TALLAHASSEE — What a difference two years make.
In 2012, there were 11 statewide ballot questions, perplexing many voters who didn’t understand all the proposed changes to the state’s constitution.
Now, it looks like voters may see only two amendments on the 2014 ballot.
That may come as relief to a Florida electorate that must choose a governor, attorney general, chief financial officer and agriculture commissioner. What’s more, every U.S. and state representative seat is up for election.
The dearth of ballot questions isn’t for lack of trying. Twenty of them are in the works for 2014 but 17 haven’t yet garnered a single valid petition signature, according to Division of Elections records.
Each initiative needs almost 700,000 signatures, and the deadline for reporting signatures to the state is Feb. 1.
Those with no signatures include the oldest proposal, one that would create a single-payer health care system in the state, which has been on the books since September 1995.
Another, prohibiting state money for research that “destroy(s) a live human embryo,” has just two signatures.
That leaves two measures that have any steam behind them.
One would allow the medical use of marijuana and the other would fund land and water conservation, with 174,207 and 499,437 valid signatures respectively, as of Thursday afternoon.
Representatives for both efforts say they’re sure they will have enough valid signatures to get on the ballot.
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Other initiatives with no signatures include those that would prohibit trees from being cut “to enhance billboard visibility,” create a recall mechanism for the governor and state lawmakers, and open the state’s primary elections to all voters regardless of party.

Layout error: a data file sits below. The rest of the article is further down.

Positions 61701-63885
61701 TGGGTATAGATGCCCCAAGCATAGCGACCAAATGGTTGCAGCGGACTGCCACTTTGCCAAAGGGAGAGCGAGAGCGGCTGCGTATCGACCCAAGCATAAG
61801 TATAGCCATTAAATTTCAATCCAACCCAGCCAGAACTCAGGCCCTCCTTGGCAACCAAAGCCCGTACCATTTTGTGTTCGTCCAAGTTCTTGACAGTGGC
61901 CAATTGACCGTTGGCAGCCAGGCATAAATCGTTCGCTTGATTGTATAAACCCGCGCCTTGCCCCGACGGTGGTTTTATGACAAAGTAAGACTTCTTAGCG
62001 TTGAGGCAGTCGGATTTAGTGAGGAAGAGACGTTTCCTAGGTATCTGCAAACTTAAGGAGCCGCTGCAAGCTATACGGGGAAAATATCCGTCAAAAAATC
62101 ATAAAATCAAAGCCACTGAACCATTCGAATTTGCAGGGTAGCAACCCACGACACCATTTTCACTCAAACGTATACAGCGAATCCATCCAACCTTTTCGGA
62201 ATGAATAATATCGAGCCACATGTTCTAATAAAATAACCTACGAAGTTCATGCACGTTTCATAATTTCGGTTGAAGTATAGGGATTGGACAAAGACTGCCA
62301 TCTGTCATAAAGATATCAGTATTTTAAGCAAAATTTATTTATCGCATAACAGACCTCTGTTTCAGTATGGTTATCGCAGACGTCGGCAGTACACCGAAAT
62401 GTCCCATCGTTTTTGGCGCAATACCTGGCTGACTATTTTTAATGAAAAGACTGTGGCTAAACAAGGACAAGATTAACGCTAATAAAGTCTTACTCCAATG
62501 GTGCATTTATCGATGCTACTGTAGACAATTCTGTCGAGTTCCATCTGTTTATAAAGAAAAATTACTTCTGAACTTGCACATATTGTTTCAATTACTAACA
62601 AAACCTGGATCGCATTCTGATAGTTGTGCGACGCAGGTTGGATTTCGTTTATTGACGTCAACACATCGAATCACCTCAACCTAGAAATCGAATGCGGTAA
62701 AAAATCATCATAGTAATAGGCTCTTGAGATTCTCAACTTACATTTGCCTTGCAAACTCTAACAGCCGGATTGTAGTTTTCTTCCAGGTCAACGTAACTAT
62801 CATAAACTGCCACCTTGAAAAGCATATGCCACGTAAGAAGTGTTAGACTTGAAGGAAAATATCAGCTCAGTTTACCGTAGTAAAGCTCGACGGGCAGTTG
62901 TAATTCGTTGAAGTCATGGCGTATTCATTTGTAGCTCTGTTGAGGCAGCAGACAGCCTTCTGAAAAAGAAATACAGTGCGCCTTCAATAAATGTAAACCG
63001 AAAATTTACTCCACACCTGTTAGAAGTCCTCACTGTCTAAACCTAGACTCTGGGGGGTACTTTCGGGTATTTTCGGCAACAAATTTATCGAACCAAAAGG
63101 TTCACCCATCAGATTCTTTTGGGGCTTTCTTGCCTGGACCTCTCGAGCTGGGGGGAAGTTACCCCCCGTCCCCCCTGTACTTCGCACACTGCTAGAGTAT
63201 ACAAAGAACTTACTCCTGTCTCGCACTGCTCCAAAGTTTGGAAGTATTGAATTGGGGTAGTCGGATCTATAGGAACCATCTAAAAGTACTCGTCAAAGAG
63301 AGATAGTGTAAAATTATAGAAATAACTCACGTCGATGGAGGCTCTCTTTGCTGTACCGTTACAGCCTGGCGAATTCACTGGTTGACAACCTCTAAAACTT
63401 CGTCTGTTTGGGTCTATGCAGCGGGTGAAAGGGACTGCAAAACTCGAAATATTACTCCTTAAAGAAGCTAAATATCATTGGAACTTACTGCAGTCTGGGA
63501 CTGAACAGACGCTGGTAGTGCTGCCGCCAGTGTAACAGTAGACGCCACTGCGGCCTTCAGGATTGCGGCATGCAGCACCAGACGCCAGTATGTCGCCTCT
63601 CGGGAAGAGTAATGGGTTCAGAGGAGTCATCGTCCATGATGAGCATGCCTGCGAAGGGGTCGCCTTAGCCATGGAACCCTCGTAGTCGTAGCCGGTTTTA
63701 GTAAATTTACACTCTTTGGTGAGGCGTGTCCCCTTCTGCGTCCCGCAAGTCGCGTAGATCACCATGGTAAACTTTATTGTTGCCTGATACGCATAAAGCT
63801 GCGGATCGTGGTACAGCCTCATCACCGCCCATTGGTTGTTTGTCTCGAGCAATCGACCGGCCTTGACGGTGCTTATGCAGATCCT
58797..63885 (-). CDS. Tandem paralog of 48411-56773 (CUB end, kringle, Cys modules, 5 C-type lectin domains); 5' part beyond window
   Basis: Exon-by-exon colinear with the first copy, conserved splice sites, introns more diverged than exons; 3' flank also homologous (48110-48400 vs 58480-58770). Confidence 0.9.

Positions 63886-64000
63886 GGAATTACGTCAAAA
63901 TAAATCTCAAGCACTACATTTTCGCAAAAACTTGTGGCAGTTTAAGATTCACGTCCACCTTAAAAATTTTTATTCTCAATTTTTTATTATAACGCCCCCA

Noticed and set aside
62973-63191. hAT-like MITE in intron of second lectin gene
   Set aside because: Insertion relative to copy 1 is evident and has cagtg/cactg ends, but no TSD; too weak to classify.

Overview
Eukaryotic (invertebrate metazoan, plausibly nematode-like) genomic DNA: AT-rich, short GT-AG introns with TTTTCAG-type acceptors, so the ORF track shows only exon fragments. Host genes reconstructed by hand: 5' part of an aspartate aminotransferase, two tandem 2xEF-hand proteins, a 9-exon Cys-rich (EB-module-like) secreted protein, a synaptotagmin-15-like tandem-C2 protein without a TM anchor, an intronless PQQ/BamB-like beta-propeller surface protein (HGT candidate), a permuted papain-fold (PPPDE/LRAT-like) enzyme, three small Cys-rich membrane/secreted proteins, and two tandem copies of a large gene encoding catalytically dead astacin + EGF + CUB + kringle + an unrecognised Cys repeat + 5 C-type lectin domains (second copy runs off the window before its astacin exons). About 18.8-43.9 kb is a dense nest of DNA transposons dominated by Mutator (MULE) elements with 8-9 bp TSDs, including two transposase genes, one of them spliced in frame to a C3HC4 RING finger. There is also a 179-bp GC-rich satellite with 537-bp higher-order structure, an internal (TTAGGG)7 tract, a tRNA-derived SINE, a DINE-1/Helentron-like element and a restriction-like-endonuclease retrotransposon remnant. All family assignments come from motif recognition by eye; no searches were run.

The slow movement on so many measures belies complaints in the last election cycle that it’s too easy to amend the Florida Constitution. They include former Gov. Jeb Bush.
A favorite argument is an amendment approved by Florida voters in 2002 giving constitutional protection to pregnant pigs against pens that are too small.
“Few initiatives actually make it onto the ballot because it’s difficult and expensive to mount them,” said Deirdre Macnab, president of the League of Women Voters of Florida.
“The bar is already so high it takes an extremely organized effort to have any success,” Macnab said.
Under a formula set out in the constitution, each initiative needs 683,149 signatures, from at least 14 of the state’s 27 congressional districts. Signatures must be verified by local supervisors of elections, who can charge up to 10 cents per name for the review.
In the past 10 years, 200 proposed constitutional amendments have been filed with the Division of Elections and 48 have made it onto a ballot, state records show. Of those, 25 were approved by voters.
“We haven’t been collecting signatures for probably 10 years now,” said Irving Vinger, the Palm Beach County physician behind the single-payer measure. “Now that the Affordable Care Act has passed, we may finally close that” proposal.